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Dawn Editorial 21 February 2020

Honour’ in shame

A RECENT report by the Sindh Police has put into perspective the extent to which our society — including the criminal justice system itself — continues to justify, condone and encourage violence against women under the guise of tradition and faith. According to the report, in the past five years, 510 women and 259 men have been murdered in cold blood on the pretext of ‘honour’ across the province. Out of the total number of cases, 649 reached the police. However, only 19 cases — a paltry 2pc — resulted in awarding of punishment to perpetrators. The courts acquitted the suspects in 136 other cases, while the remaining 494 cases still await trial. Though these figures might reflect only a fraction of the actual number of such murders, they are enough to expose our hypocrisy. We have laws but little to no implementation. Those who make these laws are often found advocating for or even participating in the very ‘traditions’ that violate women’s right to life and bodily autonomy. Members of the public want rule of law, yet many end up pardoning family members who murder female relatives. Worse still are those who twist a religion that considers murder as among the greatest of sins in order to justify killing women.
It is hardly surprising, then, that this dissonance reflects in the anti-‘honour’ killing law enacted in 2016. Though a major achievement in symbolic terms, as a legal instrument, it represents only an incremental step towards justice for those killed in the name of ‘honour’. The criminal amendment still permits family members of victims to ‘forgive’ their killers, while leaving it at the courts’ discretion to award punishment despite such pardons. Such a loophole — one among many — allows for the subjective interpretation and application of the law by police officers, prosecutors and judges alike. The report highlights these legal lacunae, along with faulty investigations, as well as collusion between prosecutors, witnesses and suspects, as being the main reasons behind the low conviction rate in ‘honour’ killings.
Besides, passing legislation is hardly enough to effect change in societal attitudes and break the vicious cycle of gender-based violence. Apart from improving the law and sensitising agents of the justice system, there is a dire need for comprehensive community outreach to combat the tacit acceptance of such ‘traditions’ in our society. In this regard, the media — particularly the Sindhi media — has played a commendable role, first by exposing and then continuing to shine a spotlight on such grotesque crimes. But the media’s job is only to inform, and change is only possible if the state proactively assumes its responsibility to vigorously prosecute and punish perpetrators as well as their abettors. Continued apathy in this regard only serves to endorse anti-women practices such ‘honour’ killings, which are in total violation of fundamental rights enshrined in our Constitution.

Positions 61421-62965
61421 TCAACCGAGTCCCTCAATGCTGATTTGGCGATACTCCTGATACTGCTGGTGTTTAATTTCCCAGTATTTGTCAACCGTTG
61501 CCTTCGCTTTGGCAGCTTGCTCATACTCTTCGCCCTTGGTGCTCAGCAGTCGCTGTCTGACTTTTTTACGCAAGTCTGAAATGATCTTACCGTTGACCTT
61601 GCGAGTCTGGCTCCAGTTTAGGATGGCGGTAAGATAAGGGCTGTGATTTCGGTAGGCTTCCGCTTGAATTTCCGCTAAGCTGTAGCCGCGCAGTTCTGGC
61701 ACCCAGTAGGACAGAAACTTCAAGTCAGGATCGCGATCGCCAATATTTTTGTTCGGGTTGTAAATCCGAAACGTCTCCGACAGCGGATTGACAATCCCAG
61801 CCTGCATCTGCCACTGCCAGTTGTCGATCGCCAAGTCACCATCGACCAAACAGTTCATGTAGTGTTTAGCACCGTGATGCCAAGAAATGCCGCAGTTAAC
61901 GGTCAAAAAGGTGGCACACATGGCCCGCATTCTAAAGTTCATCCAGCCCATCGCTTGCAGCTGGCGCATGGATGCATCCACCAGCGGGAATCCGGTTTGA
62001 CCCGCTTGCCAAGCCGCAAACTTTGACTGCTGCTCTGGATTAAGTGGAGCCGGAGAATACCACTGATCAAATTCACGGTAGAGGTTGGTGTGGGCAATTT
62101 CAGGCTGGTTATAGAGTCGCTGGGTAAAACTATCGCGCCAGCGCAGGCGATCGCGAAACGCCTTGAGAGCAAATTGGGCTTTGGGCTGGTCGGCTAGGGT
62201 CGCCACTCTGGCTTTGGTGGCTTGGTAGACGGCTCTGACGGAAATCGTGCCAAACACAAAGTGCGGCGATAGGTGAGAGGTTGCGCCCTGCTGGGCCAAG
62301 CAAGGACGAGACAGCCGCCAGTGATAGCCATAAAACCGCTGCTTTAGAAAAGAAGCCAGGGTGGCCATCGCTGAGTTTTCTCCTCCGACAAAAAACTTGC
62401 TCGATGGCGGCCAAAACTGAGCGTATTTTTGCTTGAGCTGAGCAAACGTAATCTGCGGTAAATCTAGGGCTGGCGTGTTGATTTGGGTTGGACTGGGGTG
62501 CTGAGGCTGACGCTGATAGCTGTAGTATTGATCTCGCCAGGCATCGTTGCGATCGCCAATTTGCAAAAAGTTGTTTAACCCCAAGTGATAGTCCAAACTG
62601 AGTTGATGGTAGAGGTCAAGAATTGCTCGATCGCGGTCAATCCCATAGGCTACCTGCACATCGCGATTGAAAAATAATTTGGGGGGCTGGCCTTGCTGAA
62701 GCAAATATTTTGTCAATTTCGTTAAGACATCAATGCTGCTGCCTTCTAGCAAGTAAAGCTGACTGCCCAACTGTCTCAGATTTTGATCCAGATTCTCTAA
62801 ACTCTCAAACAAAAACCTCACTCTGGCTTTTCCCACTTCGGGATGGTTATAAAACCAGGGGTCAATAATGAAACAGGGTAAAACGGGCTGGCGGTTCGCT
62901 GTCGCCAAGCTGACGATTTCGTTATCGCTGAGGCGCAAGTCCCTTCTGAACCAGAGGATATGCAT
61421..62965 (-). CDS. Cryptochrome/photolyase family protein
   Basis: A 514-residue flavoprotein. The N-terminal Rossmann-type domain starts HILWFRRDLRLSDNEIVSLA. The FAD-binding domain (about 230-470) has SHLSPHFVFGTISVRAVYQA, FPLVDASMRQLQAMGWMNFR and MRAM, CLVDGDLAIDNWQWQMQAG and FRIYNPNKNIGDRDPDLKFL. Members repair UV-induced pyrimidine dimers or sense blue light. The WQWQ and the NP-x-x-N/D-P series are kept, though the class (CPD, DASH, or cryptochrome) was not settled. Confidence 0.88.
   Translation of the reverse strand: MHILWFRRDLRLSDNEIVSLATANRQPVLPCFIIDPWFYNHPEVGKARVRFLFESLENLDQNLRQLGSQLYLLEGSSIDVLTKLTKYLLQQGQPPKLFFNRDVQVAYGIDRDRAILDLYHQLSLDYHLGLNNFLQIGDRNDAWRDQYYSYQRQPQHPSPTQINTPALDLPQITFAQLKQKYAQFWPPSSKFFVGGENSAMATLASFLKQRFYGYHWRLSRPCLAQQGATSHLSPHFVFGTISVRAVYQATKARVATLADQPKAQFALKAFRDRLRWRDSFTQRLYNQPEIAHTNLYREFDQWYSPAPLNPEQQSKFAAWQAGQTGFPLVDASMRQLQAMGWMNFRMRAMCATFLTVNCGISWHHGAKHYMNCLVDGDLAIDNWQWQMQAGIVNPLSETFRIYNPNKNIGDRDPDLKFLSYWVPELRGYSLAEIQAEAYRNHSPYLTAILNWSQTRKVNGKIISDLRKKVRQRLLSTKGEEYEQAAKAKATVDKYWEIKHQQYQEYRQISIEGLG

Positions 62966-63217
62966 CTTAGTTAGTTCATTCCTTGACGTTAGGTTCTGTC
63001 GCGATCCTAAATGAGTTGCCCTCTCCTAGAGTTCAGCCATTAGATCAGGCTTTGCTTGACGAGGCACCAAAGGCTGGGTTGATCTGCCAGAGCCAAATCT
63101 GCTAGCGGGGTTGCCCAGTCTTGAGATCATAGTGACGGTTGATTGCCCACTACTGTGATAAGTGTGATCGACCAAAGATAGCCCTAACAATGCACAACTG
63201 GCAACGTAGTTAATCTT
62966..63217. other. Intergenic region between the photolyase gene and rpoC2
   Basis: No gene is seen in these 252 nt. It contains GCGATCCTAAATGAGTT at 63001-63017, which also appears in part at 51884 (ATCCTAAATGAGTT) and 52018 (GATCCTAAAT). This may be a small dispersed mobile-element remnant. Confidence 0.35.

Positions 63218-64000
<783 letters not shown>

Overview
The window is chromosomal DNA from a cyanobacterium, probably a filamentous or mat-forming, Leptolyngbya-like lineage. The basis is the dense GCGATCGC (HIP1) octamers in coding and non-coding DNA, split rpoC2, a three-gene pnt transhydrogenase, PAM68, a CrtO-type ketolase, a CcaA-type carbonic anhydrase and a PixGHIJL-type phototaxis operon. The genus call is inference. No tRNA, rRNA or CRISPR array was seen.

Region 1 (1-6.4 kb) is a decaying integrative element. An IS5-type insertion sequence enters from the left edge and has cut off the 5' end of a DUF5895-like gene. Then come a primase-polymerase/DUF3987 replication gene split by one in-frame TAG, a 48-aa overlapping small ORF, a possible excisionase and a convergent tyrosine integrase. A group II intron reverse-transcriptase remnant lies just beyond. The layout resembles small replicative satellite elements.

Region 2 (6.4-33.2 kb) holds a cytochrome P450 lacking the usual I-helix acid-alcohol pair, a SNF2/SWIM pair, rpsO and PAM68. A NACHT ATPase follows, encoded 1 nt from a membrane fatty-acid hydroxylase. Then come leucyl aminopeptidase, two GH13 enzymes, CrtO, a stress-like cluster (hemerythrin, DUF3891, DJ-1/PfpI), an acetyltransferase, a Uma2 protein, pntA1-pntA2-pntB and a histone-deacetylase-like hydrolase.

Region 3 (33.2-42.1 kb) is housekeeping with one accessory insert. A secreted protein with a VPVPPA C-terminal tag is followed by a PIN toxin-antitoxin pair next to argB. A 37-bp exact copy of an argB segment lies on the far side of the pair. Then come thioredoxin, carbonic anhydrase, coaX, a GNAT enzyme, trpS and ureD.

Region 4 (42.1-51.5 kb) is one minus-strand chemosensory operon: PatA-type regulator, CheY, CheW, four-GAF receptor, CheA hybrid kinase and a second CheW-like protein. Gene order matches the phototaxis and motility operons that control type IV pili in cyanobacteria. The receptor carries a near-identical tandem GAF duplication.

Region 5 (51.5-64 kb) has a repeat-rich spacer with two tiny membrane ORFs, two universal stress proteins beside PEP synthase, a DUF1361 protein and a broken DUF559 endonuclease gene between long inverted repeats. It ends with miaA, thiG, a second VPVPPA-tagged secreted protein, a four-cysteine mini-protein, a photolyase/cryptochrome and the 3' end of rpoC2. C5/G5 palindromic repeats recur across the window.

Development cuts

THE austerity measures imposed by the government for the current fiscal year has compelled it to significantly slash already reduced public development spending. According to the published data, the federal government and provinces have spent less than a third of the Rs1.6tr budgeted development expenditure during the first half of the present year. In a rapidly slowing economy, development cuts mean more misery and fewer jobs for the people. It also means less money for public services like education, healthcare, clean drinking water, sanitation, etc — which has a direct impact on low-income groups as well as on the country’s economic infrastructure. The cuts have been necessitated by what is described as arguably the most crippling economic downturn in the country’s history, with the FBR’s failure to broaden its net and meet revenue targets only further complicating the situation. The rationale of austerity is to slash the country’s massive public debt, which has now grown to 85pc of the GDP, and bridge the fiscal deficit, which stands at 8.9pc. Yet so far, the government’s finance managers seem to be struggling to get a firm grip on their fiscal troubles. Even if they do manage to succeed, pressures on the budget are likely to continue for the next few years. In other words, going forward, public development expenditure may be slashed further — at the expense of public welfare.